PIQUA — The Upper Valley Career Center is kicking off a new veterinary science program this year, responding to an interest in the local academic and agriculture communities with a $1.2 million investment in a new building.
“It’s a new building project supporting a brand new career technology program,” District Public Relations Coordinator Kathy Voris said.
Jason Haak, a former agriculture teacher and former high school principal in Covington, explained that he has continually come across interest in a veterinary science program for the high school students in the region. As the executive director at UVCC, Haak has continued to encounter that interest from guidance counselors inquiring on behalf of their students.
“There was a huge interest of students,” Haak said.
The veterinary science program, a two-year program, is already over capacity in its first year. “We had 27 students sign up before there was an instructor,” Voris said.
For their instructor, the school brought in certified veterinarian Dr. Deb Stanfield, who has approximately 30 years of experience since she received her degree from The Ohio State University. Stanfield was a practicing veterinarian for the last 20 years at Tri-County Veterinary Service in Anna before injuries in her hands caused her to retire from veterinary practice.
“Their loss is our gain,” Voris said.
The new veterinary science program will prepare students for veterinary school who want to pursue a career as a veterinarian or registered veterinary technician, as well as any career involving animals in general, including horse training, research involving animals, working in an animal shelter, and more. Students may even learn techniques to bring back to the farm, such as different procedures with breeding cows and artificial insemination.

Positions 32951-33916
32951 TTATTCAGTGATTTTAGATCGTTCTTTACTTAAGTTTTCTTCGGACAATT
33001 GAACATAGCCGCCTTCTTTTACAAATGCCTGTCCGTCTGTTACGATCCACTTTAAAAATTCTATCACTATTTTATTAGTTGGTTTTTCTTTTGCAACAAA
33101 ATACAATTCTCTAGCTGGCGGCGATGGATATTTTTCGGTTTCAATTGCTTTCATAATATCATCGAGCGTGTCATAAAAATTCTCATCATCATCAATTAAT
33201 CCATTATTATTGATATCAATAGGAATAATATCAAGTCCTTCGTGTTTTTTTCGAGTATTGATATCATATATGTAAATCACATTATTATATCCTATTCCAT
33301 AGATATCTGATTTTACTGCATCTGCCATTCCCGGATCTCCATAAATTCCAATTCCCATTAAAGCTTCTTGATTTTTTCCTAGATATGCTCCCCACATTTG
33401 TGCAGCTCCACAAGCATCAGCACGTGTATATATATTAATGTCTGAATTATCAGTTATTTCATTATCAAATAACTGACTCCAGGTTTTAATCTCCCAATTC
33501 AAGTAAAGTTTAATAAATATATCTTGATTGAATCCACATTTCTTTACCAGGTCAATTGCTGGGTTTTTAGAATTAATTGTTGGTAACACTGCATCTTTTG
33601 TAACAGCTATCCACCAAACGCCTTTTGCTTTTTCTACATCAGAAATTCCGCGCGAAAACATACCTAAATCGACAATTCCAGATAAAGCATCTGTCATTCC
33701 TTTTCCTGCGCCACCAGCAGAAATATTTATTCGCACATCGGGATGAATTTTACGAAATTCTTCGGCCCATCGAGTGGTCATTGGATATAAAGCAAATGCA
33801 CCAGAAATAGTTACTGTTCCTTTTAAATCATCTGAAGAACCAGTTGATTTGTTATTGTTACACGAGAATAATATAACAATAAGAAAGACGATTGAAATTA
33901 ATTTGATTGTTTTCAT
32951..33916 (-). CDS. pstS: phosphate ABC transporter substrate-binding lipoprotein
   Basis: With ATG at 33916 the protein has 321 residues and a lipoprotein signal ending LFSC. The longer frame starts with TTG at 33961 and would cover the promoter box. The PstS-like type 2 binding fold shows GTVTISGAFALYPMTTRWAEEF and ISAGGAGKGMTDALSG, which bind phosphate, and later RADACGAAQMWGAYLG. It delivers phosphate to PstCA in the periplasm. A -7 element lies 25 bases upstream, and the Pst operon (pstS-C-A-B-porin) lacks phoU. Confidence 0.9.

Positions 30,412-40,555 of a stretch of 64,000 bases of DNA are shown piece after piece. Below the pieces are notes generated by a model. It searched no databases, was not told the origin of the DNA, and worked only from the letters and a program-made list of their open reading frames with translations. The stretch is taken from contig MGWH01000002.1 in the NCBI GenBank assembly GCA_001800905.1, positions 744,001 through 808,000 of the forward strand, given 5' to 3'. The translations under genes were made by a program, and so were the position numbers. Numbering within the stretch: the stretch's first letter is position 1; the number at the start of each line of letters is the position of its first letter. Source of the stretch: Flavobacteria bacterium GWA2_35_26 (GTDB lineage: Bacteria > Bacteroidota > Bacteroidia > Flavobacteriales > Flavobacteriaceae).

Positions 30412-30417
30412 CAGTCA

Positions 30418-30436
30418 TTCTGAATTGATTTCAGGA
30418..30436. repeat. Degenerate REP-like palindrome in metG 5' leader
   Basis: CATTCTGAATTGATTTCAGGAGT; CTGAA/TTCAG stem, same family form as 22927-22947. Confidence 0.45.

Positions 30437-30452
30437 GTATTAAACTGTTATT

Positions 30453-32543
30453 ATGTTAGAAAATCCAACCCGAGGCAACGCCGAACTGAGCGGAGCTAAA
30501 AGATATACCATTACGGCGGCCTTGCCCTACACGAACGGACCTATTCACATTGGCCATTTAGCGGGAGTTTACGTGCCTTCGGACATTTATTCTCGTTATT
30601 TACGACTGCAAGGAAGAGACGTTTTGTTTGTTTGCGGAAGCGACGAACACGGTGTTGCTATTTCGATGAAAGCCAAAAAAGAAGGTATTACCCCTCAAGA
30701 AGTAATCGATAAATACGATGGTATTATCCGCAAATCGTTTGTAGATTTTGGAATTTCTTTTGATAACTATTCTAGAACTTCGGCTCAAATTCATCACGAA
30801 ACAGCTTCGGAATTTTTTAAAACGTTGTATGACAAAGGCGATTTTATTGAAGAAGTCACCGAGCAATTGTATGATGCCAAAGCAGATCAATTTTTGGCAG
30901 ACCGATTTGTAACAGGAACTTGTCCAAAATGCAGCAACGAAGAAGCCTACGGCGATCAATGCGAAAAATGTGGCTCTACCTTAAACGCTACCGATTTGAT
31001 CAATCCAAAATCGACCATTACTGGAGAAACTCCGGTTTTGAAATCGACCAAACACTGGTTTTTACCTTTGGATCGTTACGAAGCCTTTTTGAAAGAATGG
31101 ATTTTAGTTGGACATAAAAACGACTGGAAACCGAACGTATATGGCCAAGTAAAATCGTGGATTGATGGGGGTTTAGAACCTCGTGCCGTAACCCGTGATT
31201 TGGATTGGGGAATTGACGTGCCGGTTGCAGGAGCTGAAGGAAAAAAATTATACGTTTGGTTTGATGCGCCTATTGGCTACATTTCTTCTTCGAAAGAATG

“Any kind of animal care,” Stanfield said. “I think they would be very well-rounded for that.”
Currently, Stanfield brings her two Doberman Pinschers, Dalton and Patton, to class and crates them while they are not being used as part of an instruction.
“The kids get to handle them,” Stanfield said. “They can be used to show how to hold a patient correctly.”
She explained that the students can learn discipline and handling techniques with the dogs. Stanfield is also able to teach canine anatomy and simple veterinary procedures using the dogs.
The new 6,300 square-foot veterinary science building is currently under construction at a cost of approximately $1.2 million.
With the new building, the class will be able to gain hands-on experience with both large and small animals, from pets to larger livestock.
Upon entering the building, there will be a reception area with a front desk to teach students about recordkeeping and what kinds of questions to ask the clients. From the reception area, there will be an exam room, traditional laboratory space, and surgery rooms. Then there will be a high-bay area for larger animals like cows, where they will also be able to set up temporary pins for multiple animals. There will then be a small room for cats and a separate room for dogs.
The students will be able to assist on procedures where they are legally allowed to, and then the courses will expose them to other procedures and minor surgeries.
“We’re real excited about it, and the students are as well,” Stanfield said.
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